No question – 1966 was a pivotal year. But then, so was 1965 – so was 1964 and don’t forget 1963. The 60s had more than their fair share of memorable years with a lot going on in each of them. In 1966 things were starting to change. Music was becoming a bit more involved – sure, the two-minute Pop Masterpiece was still ruling the airwaves – but there were pockets; stations that were beginning to play album cuts, not relying solely on the 45 for their musical source. FM was creeping on to the scene as a source for Rock. Up till that time it was strictly Jazz, Classical and Folk. By the end of this 35 minute snapshot from November 1966, there is a tiny portion of the tape devoted to a show from KCRW – the Santa Monica College radio station. The show was called “Eclectic” and featured albums, along with popular singles at the time – in this case; Rolling Stones tracks via imports. And in true short-attention-span-teenage fashion, the tape runs out before the DJ can identify himself – and also in true short-attention-span-teenage fashion and because you only had a half-hours worth of tape, you stopped and started on songs, usually in the middle because you only had five minutes left. That would prove to be frustrating for people decades later trying to listen to a particular song that has gone on to become iconic in subsequent decades or completely forgotten about. But at the time . . . .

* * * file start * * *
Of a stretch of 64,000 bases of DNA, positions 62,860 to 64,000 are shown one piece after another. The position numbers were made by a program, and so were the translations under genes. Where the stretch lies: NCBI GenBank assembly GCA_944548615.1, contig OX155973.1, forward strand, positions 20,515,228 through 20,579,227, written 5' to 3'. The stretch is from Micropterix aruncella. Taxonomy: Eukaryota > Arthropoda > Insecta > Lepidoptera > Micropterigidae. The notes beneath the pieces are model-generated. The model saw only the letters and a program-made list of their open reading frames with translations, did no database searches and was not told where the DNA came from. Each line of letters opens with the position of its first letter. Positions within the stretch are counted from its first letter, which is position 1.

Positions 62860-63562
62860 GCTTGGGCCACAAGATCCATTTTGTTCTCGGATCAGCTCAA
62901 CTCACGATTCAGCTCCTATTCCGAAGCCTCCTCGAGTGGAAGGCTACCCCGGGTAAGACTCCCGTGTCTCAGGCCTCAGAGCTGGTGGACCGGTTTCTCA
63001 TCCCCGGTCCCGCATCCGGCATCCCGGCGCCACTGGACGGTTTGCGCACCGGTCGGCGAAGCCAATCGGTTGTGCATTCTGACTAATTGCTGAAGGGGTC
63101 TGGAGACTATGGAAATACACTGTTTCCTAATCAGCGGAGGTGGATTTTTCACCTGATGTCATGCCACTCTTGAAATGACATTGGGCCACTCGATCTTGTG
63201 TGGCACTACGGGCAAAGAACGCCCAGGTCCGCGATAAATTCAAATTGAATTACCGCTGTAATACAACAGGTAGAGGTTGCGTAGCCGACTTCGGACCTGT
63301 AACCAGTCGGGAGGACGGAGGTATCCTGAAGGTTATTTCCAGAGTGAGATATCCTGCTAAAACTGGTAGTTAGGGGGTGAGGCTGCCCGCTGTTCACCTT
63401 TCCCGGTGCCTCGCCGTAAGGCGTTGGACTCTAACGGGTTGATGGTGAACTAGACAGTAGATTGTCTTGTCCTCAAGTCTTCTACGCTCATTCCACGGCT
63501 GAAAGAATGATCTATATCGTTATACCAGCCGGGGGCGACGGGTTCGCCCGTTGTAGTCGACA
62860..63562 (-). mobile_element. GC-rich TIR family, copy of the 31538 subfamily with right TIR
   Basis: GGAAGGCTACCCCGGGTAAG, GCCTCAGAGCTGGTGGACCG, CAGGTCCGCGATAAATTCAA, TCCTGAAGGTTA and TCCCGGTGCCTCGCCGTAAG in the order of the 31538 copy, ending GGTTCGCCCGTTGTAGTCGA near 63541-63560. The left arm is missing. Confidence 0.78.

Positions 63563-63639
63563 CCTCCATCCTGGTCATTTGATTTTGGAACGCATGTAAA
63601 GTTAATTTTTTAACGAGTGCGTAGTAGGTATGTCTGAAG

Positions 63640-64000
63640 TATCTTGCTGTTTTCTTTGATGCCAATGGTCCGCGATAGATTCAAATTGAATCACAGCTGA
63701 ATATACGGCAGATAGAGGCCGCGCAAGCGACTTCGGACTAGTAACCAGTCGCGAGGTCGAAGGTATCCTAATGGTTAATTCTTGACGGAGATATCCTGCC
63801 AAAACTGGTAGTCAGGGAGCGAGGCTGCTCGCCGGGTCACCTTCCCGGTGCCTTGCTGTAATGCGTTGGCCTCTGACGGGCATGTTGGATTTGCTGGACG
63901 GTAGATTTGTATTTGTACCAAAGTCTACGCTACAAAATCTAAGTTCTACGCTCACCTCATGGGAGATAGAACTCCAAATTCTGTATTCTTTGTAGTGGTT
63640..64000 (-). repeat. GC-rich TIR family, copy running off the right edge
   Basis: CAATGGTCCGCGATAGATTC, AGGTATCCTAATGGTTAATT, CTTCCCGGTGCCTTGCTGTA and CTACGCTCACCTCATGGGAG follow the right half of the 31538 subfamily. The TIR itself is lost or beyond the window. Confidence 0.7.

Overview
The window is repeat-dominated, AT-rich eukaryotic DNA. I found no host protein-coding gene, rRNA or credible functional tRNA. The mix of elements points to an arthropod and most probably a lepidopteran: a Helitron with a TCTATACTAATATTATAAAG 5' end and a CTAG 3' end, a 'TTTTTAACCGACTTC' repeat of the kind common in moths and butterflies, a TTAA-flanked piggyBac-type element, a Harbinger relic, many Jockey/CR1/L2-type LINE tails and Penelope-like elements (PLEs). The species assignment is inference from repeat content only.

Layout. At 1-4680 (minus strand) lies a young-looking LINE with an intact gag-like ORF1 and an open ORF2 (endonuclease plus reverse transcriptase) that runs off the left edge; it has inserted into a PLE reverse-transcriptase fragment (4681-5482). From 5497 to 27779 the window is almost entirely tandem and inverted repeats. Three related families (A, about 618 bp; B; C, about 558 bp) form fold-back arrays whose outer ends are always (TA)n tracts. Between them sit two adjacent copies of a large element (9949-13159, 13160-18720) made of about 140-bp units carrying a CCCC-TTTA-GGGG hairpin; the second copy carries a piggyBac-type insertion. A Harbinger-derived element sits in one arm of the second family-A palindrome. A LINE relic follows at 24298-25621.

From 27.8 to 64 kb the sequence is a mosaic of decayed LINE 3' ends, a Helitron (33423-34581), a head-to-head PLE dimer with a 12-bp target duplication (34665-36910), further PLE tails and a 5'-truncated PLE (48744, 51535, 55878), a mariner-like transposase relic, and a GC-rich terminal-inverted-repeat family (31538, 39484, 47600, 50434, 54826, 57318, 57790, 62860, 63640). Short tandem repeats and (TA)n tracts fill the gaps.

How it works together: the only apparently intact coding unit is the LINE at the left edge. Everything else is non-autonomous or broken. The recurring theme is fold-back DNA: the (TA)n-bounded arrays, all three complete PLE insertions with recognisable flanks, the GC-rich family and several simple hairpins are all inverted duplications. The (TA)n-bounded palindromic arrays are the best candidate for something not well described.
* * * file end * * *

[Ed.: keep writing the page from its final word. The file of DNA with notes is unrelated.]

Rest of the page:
And if you were anywhere between 14 and 16 you were recording things off the radio if you were lucky, or resourceful enough to get hold of a tape recorder. One of those huge, cumbersome things your parents got at Sears for the express purpose of recording your Grandmother singing, or your grandfather telling dirty jokes. When you were able to borrow it, or sneak it out of the hall closet, you would set it up in front of the nearest radio, sometimes with a microphone scotch-taped squarely in front of the loudspeaker – other times the wonder world of technology or a semester or two in Electronic Shop supplied you with a way to record off the radio without hearing yourself or your friends yelling in the background. Whatever the circumstances were, the end result could prove to be very frustrating. But years later, you’d blow the dust off one of those faded and falling-apart tape boxes, put it on your tape machine and instantly remember everything that happened the day you hit the record button; hums, fading bits, deteriorating tape and all.
And you’re still baffled as to why Polka Dots were such an important fashion statement at the time.